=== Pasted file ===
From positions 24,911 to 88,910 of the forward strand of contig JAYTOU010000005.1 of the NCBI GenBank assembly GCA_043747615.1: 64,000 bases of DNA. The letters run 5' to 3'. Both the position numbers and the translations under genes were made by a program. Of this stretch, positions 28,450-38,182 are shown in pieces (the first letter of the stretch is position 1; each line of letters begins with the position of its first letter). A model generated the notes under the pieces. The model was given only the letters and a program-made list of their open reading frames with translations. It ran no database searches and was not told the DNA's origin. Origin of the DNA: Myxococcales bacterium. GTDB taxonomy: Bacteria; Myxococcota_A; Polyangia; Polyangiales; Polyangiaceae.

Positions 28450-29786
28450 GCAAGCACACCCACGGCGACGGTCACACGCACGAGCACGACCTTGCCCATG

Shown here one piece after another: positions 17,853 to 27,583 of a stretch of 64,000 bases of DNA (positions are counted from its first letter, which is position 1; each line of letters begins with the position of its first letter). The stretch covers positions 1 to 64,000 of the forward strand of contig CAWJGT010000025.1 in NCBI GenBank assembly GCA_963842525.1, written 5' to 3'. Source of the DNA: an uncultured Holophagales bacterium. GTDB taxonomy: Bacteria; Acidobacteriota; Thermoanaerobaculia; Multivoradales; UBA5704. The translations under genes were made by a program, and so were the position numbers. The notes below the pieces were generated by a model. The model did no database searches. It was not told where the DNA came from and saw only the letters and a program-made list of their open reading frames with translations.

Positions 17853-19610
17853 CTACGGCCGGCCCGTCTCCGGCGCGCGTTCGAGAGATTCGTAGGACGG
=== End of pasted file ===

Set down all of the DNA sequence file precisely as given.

From positions 24,911 to 88,910 of the forward strand of contig JAYTOU010000005.1 of the NCBI GenBank assembly GCA_043747615.1: 64,000 bases of DNA. The letters run 5' to 3'. Both the position numbers and the translations under genes were made by a program. Of this stretch, positions 28,450-38,182 are shown in pieces (the first letter of the stretch is position 1; each line of letters begins with the position of its first letter). A model generated the notes under the pieces. The model was given only the letters and a program-made list of their open reading frames with translations. It ran no database searches and was not told the DNA's origin. Origin of the DNA: Myxococcales bacterium. GTDB taxonomy: Bacteria; Myxococcota_A; Polyangia; Polyangiales; Polyangiaceae.

Positions 28450-29786
28450 GCAAGCACACCCACGGCGACGGTCACACGCACGAGCACGACCTTGCCCATG

Shown here one piece after another: positions 17,853 to 27,583 of a stretch of 64,000 bases of DNA (positions are counted from its first letter, which is position 1; each line of letters begins with the position of its first letter). The stretch covers positions 1 to 64,000 of the forward strand of contig CAWJGT010000025.1 in NCBI GenBank assembly GCA_963842525.1, written 5' to 3'. Source of the DNA: an uncultured Holophagales bacterium. GTDB taxonomy: Bacteria; Acidobacteriota; Thermoanaerobaculia; Multivoradales; UBA5704. The translations under genes were made by a program, and so were the position numbers. The notes below the pieces were generated by a model. The model did no database searches. It was not told where the DNA came from and saw only the letters and a program-made list of their open reading frames with translations.

Positions 17853-19610
17853 CTACGGCCGGCCCGTCTCCGGCGCGCGTTCGAGAGATTCGTAGGACGG